What Is SQL Injection? 8 Tips on How to Prevent SQL Injection Attacks

What Is SQL Injection? 8 Tips on How to Prevent SQL Injection Attacks

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Akamai’s State of the Internet report that analyzed data between November 2017 and March 2019 indicates that SQL injection now represents nearly two thirds (65.1%) of all web application attacks

One of the most widespread attacks on web servers aims to attack their backend databases to reveal sensitive information such as customer details, company data, etc. Because the stakes are so high, regardless of whether you’re an application owner or a regular user, addressing questions like “what is SQL injection?” or “what are some of the most commonly used SQL injection types?” will hopefully move us forward in the right direction to better understanding SQL injection attacks are, how they work, and how to stop them.

So, in this article, we’ll discuss how to prevent SQL injection attacks once we have a better understanding of what constitutes this high-risk vulnerability.

What Is SQL Injection and How Does It Work?

What is an SQL injection? This graphic visually breaks down how an SQL injection attack works
This graphic represents how an SQL injection attack works.

SQL (structured query language, pronounced “sequel” or “S-Q-L,” depending on the user) injection attacks regularly show up on the OWASP vulnerabilities list that reveals the top 10 web application security risks in the industry. SQLi attacks, as they’re also known, rely on inadequate input validation checks that can be circumvented to execute a crafted query as a SQL command on the site’s backend database.

User-supplied data (a malicious string submitted as a search query) can be passed onto the backend database server. Without proper input validation checks, the query may get executed on the server. Apart from data security issues, attackers can exploit this vulnerability to delete tables and wreak havoc, severely disrupting your entire business operation. From verbose error messages that can inadvertently disclose helpful details to a potential attacker to sensitive data stored on the server getting leaked, SQL injection flaws can lead to undesirable and disastrous outcomes.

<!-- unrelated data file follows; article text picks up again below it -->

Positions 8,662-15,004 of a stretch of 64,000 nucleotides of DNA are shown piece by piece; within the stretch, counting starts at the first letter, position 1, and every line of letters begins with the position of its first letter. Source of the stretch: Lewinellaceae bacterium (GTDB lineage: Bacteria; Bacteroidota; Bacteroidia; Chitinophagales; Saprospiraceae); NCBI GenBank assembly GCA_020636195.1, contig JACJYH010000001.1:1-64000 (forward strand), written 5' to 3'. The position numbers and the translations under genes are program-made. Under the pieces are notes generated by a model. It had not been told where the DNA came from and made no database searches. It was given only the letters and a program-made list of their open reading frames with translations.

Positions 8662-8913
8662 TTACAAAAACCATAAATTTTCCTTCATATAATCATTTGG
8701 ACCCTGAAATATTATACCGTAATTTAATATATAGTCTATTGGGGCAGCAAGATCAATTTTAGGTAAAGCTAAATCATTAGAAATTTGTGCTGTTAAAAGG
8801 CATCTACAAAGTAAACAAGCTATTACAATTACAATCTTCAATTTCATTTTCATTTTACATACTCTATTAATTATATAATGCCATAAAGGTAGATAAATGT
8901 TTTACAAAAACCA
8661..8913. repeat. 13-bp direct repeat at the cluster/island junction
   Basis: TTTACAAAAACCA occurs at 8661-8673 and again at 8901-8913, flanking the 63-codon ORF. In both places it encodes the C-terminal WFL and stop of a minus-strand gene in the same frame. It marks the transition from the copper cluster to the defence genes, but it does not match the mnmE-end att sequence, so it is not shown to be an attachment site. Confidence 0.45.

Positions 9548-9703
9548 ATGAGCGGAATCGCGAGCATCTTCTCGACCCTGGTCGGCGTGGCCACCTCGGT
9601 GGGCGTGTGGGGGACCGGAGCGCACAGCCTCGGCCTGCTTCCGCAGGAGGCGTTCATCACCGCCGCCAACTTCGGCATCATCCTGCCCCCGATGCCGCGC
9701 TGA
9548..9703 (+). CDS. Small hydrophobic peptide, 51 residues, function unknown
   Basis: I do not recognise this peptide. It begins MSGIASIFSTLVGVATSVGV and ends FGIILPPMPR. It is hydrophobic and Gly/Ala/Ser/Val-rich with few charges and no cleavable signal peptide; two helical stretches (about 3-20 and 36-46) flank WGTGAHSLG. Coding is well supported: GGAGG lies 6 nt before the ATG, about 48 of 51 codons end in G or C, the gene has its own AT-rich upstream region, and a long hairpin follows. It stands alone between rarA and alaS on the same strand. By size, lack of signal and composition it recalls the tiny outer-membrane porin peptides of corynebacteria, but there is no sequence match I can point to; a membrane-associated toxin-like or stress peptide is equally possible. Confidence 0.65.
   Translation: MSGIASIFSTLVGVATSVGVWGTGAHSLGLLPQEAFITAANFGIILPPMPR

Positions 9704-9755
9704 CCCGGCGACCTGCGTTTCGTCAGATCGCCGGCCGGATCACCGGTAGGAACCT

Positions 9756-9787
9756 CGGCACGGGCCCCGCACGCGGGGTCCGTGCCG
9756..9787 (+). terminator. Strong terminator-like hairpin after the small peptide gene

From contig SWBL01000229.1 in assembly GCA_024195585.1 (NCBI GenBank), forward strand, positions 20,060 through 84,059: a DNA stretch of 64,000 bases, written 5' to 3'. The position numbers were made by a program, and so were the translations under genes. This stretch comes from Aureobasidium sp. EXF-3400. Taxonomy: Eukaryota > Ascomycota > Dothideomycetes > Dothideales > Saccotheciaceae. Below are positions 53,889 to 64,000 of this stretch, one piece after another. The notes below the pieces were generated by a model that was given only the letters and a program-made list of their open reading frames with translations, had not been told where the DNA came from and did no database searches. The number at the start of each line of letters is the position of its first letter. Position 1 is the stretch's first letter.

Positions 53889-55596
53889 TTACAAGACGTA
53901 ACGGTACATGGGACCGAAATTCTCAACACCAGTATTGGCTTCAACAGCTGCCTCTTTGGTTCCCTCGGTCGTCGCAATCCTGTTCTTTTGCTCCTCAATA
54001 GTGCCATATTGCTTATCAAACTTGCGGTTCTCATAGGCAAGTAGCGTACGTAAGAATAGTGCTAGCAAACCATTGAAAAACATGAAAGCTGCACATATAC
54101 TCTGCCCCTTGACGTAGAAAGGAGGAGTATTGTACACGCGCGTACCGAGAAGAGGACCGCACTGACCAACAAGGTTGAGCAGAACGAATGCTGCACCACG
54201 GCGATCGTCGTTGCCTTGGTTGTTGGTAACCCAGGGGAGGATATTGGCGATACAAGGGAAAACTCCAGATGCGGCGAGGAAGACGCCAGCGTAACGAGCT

Let’s take a moment to understand what a typical SQL query looks like and how the database processes it. This will help you better understand what SQL injection is and how it works. For this example, imagine that there’s an insecure e-commerce application with no defenses in place against SQL injection attacks. When a user attempts to log in, their browser requests the URL below:


The SQL query that runs on the backend database to log in the user after the credentials are submitted is shown below:

SELECT * FROM Users WHERE username=‘admin’ AND password=’adminpass’;

The asterisk symbol (*) indicates that all the columns from the table “Users” will display if the login is successful. But now consider that an attacker tries to manipulate the database to log in as the admin user without knowing the password and enters the username as admin’–:

SELECT * FROM Users WHERE username=‘admin’--’ AND password=’passw0rd’;

Using line comments (–) to trick the database into disregarding the remaining query to avoid filling out mandatory parameters or to dodge syntax errors is a common trick deployed in SQL injection attacks. The problem with the above query is that the database comments out the “AND” statement, which leads to the password parameter being ignored. An input parameter in a SQL statement acts like a placeholder to which data can be passed at runtime.